UN OCHA: Tigray Region Humanitarian Update


(Source: UN OCHA) – 


  • Increased funding, unfettered access, communications equipment, longer-term visas for NGO staff Ethiopiaand robust civil-military coordination are all required for scaling up the response
  • Displacement from rural areas continues due to both hostilities and the consequent inadequate humanitarian assistance in areas of origin
  • Seven aid workers have been killed since the start of the conflict in Tigray
  • The UN released US$40 million to the aid operation in Tigray from the CERF and the Ethiopian Humanitarian Fund, in addition to $25 million for needs in other geographic areas.
  • Humanitarian partners have put a response plan for Northern Ethiopia projecting humanitarian needs through the end of July and to the end of the year
The boundaries and names shown and the designations used on this map do not imply official endorsement or acceptance by the United Nations. © OCHA

Key Figures


Situation Overview

Humanitarian access in Tigray remains intermittent and restricted almost entirely to urban centers, compromising the much-needed aid operations in rural areas where humanitarian needs are most severe. Increased funding, unfettered access, deployment of additional expertise, communications equipment, longer visas for NGO staff, and robust civil-military coordination are all required to scale up the response, which is still insufficient to meet the needs.

Armed hostilities reportedly continued in North-Western, Central, Eastern, South-Eastern and Southern Zones. In Central Zone, clashes and shelling were reported in Abi Adi Town and surrounding areas, although less intense than previous weeks. Humanitarian partners are denied access by parties to the conflict a few kilometers south of Adwa towards Abi Adi, while the Abi Adi – Hagere Selam road remains highly volatile. In Eastern Zone, the situation in Hawzen Town and surrounding Woredas remains tense. In Southern Zone, humanitarian partners have not delivered meaningful levels of assistance in rural areas for the past four months, including Bora, Neqsegue, Ofla, and Zata Woredas. In North-Western Zone, some partners managed to access and deliver assistance to Zana Town. However, sporadic clashes continued in and around Zana and Selekleka towns and surrounding areas.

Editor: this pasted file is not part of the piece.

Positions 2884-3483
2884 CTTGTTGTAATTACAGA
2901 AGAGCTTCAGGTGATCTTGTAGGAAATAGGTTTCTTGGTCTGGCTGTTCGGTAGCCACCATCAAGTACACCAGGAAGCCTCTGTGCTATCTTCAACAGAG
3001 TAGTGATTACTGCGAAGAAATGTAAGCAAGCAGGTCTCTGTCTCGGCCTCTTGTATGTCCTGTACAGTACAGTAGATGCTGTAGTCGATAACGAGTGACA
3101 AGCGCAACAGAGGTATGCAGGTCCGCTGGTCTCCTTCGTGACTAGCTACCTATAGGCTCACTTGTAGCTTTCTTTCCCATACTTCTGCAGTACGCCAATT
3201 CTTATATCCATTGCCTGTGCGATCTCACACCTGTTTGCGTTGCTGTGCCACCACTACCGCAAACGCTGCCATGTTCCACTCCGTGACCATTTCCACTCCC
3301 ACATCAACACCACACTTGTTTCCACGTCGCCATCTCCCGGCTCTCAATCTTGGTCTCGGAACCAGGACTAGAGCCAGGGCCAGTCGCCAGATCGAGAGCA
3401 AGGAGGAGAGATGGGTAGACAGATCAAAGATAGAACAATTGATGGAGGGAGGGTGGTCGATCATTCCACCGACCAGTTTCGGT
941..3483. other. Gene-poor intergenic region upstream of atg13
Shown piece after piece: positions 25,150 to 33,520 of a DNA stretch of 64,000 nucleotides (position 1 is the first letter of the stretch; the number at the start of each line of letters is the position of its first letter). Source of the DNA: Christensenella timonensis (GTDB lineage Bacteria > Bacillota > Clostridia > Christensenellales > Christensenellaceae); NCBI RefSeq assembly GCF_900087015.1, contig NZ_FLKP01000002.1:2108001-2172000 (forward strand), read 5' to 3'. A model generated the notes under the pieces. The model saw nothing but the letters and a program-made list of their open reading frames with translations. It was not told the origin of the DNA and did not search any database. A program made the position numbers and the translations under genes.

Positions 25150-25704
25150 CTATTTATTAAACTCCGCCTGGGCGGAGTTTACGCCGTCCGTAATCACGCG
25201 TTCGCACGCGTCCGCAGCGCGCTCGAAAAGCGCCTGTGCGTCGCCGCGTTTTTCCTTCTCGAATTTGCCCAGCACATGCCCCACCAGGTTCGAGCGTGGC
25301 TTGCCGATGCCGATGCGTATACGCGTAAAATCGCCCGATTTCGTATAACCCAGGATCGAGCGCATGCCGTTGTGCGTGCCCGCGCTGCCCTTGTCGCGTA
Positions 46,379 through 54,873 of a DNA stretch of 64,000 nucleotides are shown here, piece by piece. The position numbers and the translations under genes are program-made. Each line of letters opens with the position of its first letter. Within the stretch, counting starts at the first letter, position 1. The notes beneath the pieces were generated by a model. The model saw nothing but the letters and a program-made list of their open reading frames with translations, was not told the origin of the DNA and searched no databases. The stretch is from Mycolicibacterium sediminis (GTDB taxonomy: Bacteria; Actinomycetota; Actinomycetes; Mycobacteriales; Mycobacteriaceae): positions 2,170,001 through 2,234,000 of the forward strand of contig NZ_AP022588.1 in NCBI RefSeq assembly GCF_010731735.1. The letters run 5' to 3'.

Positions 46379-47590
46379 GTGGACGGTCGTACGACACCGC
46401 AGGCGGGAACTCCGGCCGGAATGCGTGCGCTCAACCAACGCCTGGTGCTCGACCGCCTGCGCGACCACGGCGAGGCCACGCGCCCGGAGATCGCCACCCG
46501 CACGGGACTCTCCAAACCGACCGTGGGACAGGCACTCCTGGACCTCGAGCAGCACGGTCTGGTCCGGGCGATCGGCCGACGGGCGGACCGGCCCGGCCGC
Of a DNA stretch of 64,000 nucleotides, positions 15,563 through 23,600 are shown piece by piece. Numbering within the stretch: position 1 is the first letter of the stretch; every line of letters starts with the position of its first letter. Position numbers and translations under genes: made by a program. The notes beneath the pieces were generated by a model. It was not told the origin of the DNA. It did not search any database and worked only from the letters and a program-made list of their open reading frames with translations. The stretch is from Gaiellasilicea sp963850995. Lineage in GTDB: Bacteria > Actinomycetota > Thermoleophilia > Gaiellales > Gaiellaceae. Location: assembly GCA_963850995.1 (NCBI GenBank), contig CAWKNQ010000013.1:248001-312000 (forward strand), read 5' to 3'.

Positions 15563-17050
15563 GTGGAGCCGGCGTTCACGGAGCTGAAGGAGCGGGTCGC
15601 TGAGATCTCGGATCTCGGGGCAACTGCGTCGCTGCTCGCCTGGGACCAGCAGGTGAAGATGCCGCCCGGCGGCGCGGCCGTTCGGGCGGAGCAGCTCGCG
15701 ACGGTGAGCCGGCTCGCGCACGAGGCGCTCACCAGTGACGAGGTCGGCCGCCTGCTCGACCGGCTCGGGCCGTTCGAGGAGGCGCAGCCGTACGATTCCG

On 4 and 5 May, an OCHA-led inter-agency convoy with essential relief supplies, including food aid, mobile health and nutrition teams, non-food items, among others, reached Samre and Gijet towns in Samre and Saharti Woredas respectively, in South-Eastern Zone. Access to these areas had been denied by parties to the conflict for the past two months. Similarly, telecommunications and electricity have reportedly been down for about two months, while looting and attacks were reported in these Woredas. On 5 May, a third inter-agency convoy attempted to reach Yechila Town, Abergele Woreda in Central Zone but it was forced to returned to Mekelle due to the sound of artillery ahead of them.

On 28 April, a national aid worker was reported to have been killed by armed forces after distributing food aid to people in need in Guya Kebele, Kola Temben Woreda, in Central Zone. Seven aid workers have been killed since the start of the conflict in Tigray.

Six months into the conflict, humanitarian needs continue to increase. Humanitarian Partners have put together a response plan that projects humanitarian needs through the end of July and to the end of the year for Northern Ethiopia is being developed to project needs through the end of the year. However, the actual needs are very likely to be significantly higher as humanitarian partners do not have thorough access yet to determine the full extent of needs.

Meanwhile, the number of people targeted for emergency shelter and non-food items increased from 2.7 million in April to 3 million beginning of May following a new IDP figure of 2 million reported by the interim Regional Administration (in addition to one million people hosting IDPs).

A new influx of displacement was reported to Shire and Mekelle from adjacent Woredas due to ongoing hostilities and inadequate humanitarian assistance in these areas. The number of IDP sites in Shire increased from eight in February to 16 during the reporting period, adding to the emergency shelter and non-food items response and needs.